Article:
CEDAR CITY — With A Midsummer Night’s Dream being the most popular non-musical play in Utah, the challenge for any local company is to strike a careful balance. If a production is too avant-garde, the audience feels alienated; make the show too familiar, and it feels staid and pointless. Impressively, the Utah Shakespeare Festival’s production of A Midsummer Night’s Dream is the perfect mix of innovation and convention with broad appeal for neophytes and Shakespeare veterans.
One way in which director Kirsten Brandt created a new Midsummer was by injecting a touch of sensuality into the production, such as when Oberton first puts a spell on Titania, or when the mortal lovers partially undressed in the forest. Brandt also enlivened the play by working with Robert Westley (the show’s movement and fight choreographer) to add rhythmic movement to the play, especially for the fairies. I also appreciated how Brandt and Westley made the big argument scene among the mortals more violent than usual, which added to the tension and humor of the famous scene.
This ensemble play benefited from a cast that was so uniformly strong and talented that I am at a loss of which actors to single out in praise. Kelly Rogers was an appropriately impish Puck, and the way she reveled in the mischief and chaos she created was a wonderfully defining trait of her performance. This was best shown in Puck’s childlike glee when the Bottom’s friends were terrified of his transformation. Melinda Parrett was a passionate Titania, which added to the importance of her argument with Oberon over the changling boy. This passion also made her love for Bottom especially humorous, and Parrett embraced the bizarre sensuality that Brandt wanted between Bottom and Titania. J. Todd Adams made Oberon as noble as any human Shakespearean king, and Adams kept the production dignified, even at its zaniest moments.
Speaking of zany, no review of A Midsummer Night’s Dream is complete without discussing the “rude mechanicals” who rehearse and perform a play for Theseus and the other Athenian nobles. Of course, they were hilarious, but I also sensed a genuine friendship among the characters. It made sense that these five individuals would spend time together creating a play, and when Bottom was reunited with them, the thrill that swept through the group was almost palpable. James Newcomb‘s performance as Nick Bottom was memorable in the way his character reveled in the fine treatment he received from Titania’s fairy servants and in his eagerness to play a leading role in the play within the play. Finally, given how easily I tire of slapstick, I was surprised at how much I enjoyed the group’s physical comedy, especially the way that Eric Schabla can take a sudden pratfall while playing any role.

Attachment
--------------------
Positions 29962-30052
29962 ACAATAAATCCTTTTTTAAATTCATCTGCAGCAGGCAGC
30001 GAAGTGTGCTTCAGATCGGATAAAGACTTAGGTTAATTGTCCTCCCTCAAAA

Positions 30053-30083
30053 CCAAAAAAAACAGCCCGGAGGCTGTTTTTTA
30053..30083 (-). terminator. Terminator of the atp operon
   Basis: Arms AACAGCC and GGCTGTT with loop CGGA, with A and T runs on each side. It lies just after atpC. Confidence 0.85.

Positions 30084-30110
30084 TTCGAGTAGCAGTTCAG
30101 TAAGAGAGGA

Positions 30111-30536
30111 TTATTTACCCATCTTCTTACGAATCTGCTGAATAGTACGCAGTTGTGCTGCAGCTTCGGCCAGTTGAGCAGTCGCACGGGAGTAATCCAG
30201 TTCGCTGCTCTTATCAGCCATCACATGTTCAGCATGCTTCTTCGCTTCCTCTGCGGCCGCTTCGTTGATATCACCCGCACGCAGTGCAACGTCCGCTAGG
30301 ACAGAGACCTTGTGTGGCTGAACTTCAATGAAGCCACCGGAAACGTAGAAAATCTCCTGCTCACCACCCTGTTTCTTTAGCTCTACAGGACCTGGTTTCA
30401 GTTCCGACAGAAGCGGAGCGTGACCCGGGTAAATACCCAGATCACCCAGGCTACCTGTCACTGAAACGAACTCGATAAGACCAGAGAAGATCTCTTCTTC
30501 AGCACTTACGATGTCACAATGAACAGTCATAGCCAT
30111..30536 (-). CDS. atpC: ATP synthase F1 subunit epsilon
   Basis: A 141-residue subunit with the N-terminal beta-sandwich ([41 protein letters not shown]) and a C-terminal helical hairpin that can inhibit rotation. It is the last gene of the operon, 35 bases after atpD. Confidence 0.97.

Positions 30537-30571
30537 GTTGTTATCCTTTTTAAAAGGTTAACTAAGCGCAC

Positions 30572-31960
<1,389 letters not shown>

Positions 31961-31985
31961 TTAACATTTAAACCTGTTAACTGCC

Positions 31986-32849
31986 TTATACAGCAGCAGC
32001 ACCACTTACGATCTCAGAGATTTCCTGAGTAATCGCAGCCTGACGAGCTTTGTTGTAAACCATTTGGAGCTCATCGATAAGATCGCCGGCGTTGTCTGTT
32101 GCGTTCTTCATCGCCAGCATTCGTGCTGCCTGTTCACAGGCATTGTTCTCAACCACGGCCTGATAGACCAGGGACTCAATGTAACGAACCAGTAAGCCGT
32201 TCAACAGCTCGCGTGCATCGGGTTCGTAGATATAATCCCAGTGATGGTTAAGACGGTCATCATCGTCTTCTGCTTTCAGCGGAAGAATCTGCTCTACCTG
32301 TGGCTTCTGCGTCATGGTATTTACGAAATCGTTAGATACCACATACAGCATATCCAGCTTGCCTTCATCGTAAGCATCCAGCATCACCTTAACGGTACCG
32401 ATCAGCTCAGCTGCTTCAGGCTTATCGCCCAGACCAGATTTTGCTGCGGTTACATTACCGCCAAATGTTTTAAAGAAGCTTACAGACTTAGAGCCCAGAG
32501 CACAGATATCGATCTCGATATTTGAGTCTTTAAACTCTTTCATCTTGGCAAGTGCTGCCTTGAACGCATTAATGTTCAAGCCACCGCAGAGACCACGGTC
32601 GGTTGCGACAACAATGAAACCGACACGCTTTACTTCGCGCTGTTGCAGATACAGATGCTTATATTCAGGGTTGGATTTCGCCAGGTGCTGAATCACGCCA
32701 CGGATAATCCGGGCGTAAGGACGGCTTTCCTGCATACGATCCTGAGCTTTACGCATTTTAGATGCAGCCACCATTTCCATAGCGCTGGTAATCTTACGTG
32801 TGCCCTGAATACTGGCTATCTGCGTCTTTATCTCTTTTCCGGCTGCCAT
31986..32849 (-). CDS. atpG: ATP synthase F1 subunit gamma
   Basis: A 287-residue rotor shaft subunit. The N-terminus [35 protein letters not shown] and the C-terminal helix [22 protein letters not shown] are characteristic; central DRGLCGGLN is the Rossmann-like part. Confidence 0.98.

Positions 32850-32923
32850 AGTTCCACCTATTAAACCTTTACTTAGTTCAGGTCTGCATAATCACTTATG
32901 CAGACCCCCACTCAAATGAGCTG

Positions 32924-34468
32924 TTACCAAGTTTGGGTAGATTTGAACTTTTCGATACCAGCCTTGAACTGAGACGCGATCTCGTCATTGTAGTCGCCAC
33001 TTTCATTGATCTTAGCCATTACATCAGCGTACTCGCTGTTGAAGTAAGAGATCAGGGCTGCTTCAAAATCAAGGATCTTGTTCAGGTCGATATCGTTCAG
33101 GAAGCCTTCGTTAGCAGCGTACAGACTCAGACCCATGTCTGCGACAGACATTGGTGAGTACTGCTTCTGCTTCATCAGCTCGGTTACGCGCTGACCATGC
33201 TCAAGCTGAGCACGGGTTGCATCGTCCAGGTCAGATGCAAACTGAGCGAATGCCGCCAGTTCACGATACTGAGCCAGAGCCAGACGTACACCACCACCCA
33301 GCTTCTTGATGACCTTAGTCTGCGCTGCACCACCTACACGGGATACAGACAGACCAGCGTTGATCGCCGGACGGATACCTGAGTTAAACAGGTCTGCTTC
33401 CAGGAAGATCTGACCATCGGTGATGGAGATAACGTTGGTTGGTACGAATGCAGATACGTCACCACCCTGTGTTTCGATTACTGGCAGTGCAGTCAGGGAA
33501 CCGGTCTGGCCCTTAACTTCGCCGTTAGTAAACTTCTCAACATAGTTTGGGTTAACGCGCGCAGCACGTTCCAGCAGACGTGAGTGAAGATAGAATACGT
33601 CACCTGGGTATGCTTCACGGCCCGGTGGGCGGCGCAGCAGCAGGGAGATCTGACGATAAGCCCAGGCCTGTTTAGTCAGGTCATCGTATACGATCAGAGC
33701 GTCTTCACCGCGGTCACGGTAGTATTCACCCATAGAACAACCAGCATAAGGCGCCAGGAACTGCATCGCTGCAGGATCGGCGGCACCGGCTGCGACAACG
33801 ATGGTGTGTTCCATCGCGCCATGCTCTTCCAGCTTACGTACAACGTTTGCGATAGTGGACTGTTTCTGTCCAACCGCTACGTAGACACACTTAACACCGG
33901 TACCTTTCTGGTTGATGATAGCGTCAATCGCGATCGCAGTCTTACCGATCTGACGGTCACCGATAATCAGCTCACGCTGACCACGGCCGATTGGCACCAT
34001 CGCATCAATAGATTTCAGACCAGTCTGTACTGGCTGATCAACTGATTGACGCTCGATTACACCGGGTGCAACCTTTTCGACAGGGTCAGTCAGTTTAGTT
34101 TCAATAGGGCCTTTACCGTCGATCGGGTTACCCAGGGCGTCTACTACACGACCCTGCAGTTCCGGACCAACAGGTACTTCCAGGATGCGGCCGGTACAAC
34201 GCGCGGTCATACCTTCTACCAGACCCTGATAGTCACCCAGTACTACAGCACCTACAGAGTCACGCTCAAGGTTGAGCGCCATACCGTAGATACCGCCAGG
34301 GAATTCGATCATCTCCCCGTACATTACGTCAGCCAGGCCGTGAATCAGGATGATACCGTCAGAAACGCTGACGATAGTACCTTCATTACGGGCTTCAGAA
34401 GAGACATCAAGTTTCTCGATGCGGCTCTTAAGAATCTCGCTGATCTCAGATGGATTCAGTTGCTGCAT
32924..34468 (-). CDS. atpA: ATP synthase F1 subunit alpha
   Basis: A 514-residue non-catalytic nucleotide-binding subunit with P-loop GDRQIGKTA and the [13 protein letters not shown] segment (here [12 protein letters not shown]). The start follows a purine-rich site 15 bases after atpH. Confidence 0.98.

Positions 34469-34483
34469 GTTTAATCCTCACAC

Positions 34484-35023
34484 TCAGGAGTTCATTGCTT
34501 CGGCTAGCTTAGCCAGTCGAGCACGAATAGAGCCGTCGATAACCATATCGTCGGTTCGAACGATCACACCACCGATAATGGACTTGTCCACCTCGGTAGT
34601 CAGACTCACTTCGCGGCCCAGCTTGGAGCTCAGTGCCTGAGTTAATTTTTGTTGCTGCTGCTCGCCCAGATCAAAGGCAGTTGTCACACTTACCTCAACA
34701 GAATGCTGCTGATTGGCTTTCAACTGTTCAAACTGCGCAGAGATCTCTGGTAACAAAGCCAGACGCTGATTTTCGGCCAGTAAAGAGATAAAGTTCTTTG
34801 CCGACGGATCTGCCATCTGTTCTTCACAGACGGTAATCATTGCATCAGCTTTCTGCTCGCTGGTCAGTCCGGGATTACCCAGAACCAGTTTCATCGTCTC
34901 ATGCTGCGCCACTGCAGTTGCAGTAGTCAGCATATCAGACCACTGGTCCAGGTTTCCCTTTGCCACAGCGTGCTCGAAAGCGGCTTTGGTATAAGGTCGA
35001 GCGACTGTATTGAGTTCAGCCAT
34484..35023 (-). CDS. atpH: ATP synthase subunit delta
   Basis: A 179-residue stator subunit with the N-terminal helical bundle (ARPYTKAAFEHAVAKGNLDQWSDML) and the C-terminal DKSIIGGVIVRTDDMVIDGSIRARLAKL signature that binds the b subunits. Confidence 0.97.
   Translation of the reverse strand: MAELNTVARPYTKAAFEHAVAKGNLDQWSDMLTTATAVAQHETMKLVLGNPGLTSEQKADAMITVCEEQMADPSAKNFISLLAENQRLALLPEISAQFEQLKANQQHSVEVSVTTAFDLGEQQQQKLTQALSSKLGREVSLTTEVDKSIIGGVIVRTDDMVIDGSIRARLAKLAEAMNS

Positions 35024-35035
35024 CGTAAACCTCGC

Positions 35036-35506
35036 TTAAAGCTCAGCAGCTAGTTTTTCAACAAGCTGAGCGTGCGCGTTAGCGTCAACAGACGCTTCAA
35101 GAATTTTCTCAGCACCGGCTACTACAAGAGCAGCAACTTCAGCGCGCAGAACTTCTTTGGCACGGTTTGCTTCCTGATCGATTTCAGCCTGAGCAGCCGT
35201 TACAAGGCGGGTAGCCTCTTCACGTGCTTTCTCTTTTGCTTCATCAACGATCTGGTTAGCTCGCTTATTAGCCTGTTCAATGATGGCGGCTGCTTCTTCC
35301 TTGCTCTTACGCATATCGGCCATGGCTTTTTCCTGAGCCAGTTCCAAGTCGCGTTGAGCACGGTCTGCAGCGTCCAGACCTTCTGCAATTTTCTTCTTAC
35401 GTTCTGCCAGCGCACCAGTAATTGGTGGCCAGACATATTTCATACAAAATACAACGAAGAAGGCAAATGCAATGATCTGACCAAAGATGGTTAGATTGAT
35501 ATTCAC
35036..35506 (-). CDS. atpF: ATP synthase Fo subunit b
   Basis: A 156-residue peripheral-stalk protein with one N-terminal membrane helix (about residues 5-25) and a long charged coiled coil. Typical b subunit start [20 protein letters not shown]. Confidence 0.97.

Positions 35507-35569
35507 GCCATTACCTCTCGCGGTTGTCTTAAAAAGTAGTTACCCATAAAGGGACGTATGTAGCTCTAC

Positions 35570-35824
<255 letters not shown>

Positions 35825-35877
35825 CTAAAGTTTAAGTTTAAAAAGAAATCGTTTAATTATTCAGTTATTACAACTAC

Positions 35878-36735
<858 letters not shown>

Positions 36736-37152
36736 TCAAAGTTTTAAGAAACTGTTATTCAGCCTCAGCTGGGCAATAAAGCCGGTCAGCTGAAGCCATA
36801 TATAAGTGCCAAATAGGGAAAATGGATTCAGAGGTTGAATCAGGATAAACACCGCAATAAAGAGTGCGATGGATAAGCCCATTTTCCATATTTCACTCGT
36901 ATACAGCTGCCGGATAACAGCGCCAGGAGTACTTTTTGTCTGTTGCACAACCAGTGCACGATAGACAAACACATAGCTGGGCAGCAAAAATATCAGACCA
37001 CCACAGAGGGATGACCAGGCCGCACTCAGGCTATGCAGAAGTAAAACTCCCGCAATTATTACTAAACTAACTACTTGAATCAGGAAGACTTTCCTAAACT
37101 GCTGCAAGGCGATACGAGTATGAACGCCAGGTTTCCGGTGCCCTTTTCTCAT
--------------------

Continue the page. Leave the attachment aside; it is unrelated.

One notable aspect of the play was how the entire cast handled the poetry of Shakespeare’s script. Every actor who was spoke in verse rendered the rhyme and rhythm of the script beautifully. The four actors playing the mortal lovers were most notable in this regard, especially when Lysander (played by Riley Shanahan) was first falling in love with Helena (played by Cassandra Bissell) and when Hermia (played by Kaitlin Margaret Mills) explains to Helena that she and Lysander are escaping to the forest. Additionally, when Marco Antonio Vega made Demetrius’s denials of love to Helena especially cruel, it made his later change of heart more humorous than is usually seen in Midsummer productions.
One of the many delightful things about this production of A Midsummer Night’s Dream is that it is also lovely to look at. All of the designers created innovative images that made this Midsummer memorable. Brenda Van Der Wiel‘s costumes established an impeccable 1920’s setting, with most of the women dressed as flappers at some point in the play, and the upper class men arrayed in luxurious suits. Once the action shifted to the forest, the costumes had a flair, with the fairies’ costumes incorporating spangles and bright colors that made the setting seem extra fantastical. Accentuating these costumes was Kirk Bookman’s lighting design, which supported the actors as they cast the magical spells by changing whenever the fairies used their power. I also liked the warm glow Bookman gave to the to the morning scene in Act IV, which distinguished the scene from all the turmoil of the previous day.
The set design from Jason Lajka consisted of two pieces: a high false proscenium that was decorated in a green faux marble art deco style for the Athenian palace, and a staircase decorated with plant and animal motifs to represent the forest. The palace set’s imposing vertical lines and sharp angles meshed well with the stern decree from Theseus that Hermia must either marry Demetrius or enter a convent. The forest set, though, was versatile, and the foliage decorations made a traditional set of trees unnecessary.
Yes, the production has aesthetic beauty, talented actors, and a strong directorial vision. But above all else, this production of A Midsummer Night’s Dream is enjoyable. That simple fact is why this play is so popular in Utah and why the Utah Shakespeare Festival’s production is an unqualified success.